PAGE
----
This one has worked out less satisfactory than last time, perhaps. But as I said, I'm not sure it's actually appropriate for her to take on four or five bandits at once. This is sort of the burning question at the moment. If I do want that sort of thing, then I suspect I need to seriously consider upping the number of wounds Monitors have, because the undamaged/unconscious threshold is very sharp right now. This isn't a maths question, but a genre one, and right now I don't have a definite answer.

My inclination is that no, I don't. In that case, this isn't a problem - from the maths above, two Monitors of Greenclaw's competence, or her and a couple of less accomplished fighters, should be able to handle the bandits. The kind of rabble that Greenclaw should be able to handle on her own would be less accomplished, and probably better modelled as a mob. I will need to consider how to make those kinds of DMing distinctions intuitive.

Ukala (armour 10, skill 16, rifle 8) would like to fight several mercenaries (armour 6, skill 12, rifle 7) at once. She gets a hit with 86% probability, while they're on a 39%. Essentially, she can take nearly one merc per shot, but can still only withstand 7 shots, which means she can't afford to take fire from more than two mercs simultaneously - she could just about take four if she gets the drop on them and rolls well early on, but could equally well be doomed.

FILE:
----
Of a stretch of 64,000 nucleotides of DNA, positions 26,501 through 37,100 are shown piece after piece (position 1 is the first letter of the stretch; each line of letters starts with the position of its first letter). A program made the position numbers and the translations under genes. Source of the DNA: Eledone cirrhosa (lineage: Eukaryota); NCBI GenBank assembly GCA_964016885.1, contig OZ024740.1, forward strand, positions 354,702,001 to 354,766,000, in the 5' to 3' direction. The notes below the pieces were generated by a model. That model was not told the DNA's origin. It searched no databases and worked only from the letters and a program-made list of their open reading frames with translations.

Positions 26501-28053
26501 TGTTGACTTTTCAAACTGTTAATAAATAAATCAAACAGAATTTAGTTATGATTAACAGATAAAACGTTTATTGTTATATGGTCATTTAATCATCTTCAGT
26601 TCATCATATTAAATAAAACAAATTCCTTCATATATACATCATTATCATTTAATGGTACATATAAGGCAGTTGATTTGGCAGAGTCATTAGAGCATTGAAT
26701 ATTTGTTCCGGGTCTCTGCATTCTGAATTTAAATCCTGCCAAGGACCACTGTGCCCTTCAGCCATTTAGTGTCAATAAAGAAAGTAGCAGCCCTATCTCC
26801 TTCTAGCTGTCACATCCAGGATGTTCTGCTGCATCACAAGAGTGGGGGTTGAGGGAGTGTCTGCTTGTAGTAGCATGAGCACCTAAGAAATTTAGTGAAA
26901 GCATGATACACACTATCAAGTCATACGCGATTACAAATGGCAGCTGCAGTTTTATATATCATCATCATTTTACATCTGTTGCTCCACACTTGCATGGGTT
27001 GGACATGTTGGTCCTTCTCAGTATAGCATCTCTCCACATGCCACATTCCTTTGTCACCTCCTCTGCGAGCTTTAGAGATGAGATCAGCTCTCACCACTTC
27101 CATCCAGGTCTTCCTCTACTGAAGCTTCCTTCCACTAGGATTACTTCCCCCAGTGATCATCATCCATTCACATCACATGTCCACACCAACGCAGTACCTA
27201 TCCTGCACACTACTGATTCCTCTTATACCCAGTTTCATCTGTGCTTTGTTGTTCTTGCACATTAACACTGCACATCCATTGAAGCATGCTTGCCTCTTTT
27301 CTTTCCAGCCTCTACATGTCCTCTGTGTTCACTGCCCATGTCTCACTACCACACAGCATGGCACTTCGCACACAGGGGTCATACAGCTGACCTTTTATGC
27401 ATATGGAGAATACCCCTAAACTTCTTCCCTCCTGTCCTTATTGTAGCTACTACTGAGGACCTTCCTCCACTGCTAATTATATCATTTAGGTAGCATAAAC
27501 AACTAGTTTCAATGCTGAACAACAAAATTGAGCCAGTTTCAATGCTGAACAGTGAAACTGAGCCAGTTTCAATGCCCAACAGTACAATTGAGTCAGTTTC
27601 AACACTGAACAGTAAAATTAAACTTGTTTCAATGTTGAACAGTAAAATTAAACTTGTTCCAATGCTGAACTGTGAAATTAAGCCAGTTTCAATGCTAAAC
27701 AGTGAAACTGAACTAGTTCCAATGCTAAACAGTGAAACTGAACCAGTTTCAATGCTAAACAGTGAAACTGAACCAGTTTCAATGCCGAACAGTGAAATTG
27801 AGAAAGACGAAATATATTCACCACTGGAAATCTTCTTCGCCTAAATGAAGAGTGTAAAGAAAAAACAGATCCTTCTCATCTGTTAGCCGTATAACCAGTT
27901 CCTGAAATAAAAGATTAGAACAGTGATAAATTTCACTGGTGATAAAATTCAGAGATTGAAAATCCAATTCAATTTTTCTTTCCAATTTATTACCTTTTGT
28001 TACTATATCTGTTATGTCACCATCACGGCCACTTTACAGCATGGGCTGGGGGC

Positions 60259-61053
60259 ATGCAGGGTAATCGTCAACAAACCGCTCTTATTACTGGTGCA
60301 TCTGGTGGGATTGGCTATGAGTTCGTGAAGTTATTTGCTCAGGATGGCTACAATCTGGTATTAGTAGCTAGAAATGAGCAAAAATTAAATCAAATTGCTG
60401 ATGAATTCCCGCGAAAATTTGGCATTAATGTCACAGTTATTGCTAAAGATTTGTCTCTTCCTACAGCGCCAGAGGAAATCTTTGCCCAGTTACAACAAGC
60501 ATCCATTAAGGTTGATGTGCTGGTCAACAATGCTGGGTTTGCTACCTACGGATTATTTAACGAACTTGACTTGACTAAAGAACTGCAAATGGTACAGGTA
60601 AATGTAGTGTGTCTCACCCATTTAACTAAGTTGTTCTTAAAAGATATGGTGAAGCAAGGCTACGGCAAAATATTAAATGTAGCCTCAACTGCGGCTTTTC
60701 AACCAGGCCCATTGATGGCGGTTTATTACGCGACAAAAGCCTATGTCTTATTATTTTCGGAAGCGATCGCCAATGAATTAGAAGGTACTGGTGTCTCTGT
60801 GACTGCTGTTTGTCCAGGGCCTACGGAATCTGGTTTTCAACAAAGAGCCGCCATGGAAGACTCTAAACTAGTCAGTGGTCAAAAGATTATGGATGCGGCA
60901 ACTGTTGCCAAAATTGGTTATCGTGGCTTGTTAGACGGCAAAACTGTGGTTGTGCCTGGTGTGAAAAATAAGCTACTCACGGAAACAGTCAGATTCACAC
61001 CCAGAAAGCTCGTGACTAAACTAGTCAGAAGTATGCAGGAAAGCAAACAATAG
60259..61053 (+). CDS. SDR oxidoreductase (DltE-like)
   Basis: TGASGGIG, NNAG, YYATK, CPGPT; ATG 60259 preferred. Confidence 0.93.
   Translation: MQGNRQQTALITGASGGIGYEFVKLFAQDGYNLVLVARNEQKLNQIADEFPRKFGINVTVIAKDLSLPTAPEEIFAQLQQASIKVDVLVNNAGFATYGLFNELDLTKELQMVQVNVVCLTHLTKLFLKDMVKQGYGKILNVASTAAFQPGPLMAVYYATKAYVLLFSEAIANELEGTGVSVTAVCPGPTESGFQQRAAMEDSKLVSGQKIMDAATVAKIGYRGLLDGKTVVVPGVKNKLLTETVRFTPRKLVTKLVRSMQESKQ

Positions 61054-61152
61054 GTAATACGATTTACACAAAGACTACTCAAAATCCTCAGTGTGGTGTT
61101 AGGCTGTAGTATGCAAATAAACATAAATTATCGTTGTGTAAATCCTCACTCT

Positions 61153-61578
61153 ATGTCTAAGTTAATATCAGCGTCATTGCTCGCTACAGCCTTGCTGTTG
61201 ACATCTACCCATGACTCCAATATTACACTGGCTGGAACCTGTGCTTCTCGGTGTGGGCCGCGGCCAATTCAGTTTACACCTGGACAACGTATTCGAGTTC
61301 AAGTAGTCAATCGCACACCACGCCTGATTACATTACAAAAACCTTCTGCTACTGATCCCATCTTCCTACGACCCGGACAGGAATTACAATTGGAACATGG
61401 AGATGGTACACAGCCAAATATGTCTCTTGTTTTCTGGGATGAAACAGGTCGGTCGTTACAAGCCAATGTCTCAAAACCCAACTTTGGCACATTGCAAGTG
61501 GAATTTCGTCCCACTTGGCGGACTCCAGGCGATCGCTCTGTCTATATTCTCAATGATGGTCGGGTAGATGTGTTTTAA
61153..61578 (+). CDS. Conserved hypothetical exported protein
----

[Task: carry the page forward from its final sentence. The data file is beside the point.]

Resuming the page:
The Kargbeast has four Wounds, armour 10, str 9 and probably melée of about 15. The Kargbeast has a substantial advantage once it gets into combat (there's no way Ukala has a Strength 10 melée weapon, and she's probably got a lower melée skill), which means Ukala needs to get some shots off before combat starts. She has a 50% chance of wounding here, and so would need eight shots to bring it down - she won't get that. However, if she can inflict a wound or two she's got roughly even odds of taking it in melée.

Toa, providing he has a rifle capable of penetrating robot armour, can effectively take out a robot with every shot. He might well be much less effective against other targets, though. If he has military armour at about a 10 (better than most weapons can handle) he can survive about 10 shots from Skill 10 robots - less than last time, actually, and I'm increasingly thinking that I've misjudged armour values. This means he can realistically fight maybe three such robots if he gets lucky. Of course, if he's getting to fire first, he can take five on.

A high-grade military bot might have armour 16 in this system - some of the heaviest around, and more than Toa's rifle can handle. Toa can cause a wound around 26% of the time, calling for 12 shots. This means it will take him about six rounds to defeat the bot, and it's likely to beat him first. This is, of course, ignoring any side-effects of using a shock rifle on a robot - something I'm considering implementing.

No comments:

Post a Comment